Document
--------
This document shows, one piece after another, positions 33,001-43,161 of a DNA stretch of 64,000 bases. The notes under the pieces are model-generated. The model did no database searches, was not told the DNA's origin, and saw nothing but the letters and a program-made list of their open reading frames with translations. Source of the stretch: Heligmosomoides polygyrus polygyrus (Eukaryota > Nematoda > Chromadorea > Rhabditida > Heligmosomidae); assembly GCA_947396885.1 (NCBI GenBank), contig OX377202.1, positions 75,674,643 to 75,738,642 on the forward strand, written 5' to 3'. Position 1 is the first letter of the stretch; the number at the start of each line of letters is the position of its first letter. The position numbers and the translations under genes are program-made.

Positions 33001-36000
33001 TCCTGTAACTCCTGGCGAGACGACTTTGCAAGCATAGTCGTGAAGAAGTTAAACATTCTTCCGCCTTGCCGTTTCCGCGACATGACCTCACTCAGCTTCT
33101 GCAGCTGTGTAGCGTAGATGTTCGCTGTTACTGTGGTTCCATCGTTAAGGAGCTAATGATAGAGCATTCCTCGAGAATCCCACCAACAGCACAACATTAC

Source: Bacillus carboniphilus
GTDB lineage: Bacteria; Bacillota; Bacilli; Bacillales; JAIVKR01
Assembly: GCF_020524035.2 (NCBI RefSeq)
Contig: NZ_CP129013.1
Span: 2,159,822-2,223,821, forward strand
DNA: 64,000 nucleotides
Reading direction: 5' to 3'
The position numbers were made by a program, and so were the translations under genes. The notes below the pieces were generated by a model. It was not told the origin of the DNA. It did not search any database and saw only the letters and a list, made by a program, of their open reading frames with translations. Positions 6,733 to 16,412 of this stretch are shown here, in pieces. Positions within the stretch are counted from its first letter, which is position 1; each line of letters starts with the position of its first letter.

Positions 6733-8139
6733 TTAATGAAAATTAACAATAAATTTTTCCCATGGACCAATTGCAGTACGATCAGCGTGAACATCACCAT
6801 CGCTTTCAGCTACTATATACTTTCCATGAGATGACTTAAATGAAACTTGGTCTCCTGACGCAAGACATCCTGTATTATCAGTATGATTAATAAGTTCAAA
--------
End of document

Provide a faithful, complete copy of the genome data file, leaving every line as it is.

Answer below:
This document shows, one piece after another, positions 33,001-43,161 of a DNA stretch of 64,000 bases. The notes under the pieces are model-generated. The model did no database searches, was not told the DNA's origin, and saw nothing but the letters and a program-made list of their open reading frames with translations. Source of the stretch: Heligmosomoides polygyrus polygyrus (Eukaryota > Nematoda > Chromadorea > Rhabditida > Heligmosomidae); assembly GCA_947396885.1 (NCBI GenBank), contig OX377202.1, positions 75,674,643 to 75,738,642 on the forward strand, written 5' to 3'. Position 1 is the first letter of the stretch; the number at the start of each line of letters is the position of its first letter. The position numbers and the translations under genes are program-made.

Positions 33001-36000
33001 TCCTGTAACTCCTGGCGAGACGACTTTGCAAGCATAGTCGTGAAGAAGTTAAACATTCTTCCGCCTTGCCGTTTCCGCGACATGACCTCACTCAGCTTCT
33101 GCAGCTGTGTAGCGTAGATGTTCGCTGTTACTGTGGTTCCATCGTTAAGGAGCTAATGATAGAGCATTCCTCGAGAATCCCACCAACAGCACAACATTAC

Source: Bacillus carboniphilus
GTDB lineage: Bacteria; Bacillota; Bacilli; Bacillales; JAIVKR01
Assembly: GCF_020524035.2 (NCBI RefSeq)
Contig: NZ_CP129013.1
Span: 2,159,822-2,223,821, forward strand
DNA: 64,000 nucleotides
Reading direction: 5' to 3'
The position numbers were made by a program, and so were the translations under genes. The notes below the pieces were generated by a model. It was not told the origin of the DNA. It did not search any database and saw only the letters and a list, made by a program, of their open reading frames with translations. Positions 6,733 to 16,412 of this stretch are shown here, in pieces. Positions within the stretch are counted from its first letter, which is position 1; each line of letters starts with the position of its first letter.

Positions 6733-8139
6733 TTAATGAAAATTAACAATAAATTTTTCCCATGGACCAATTGCAGTACGATCAGCGTGAACATCACCAT
6801 CGCTTTCAGCTACTATATACTTTCCATGAGATGACTTAAATGAAACTTGGTCTCCTGACGCAAGACATCCTGTATTATCAGTATGATTAATAAGTTCAAA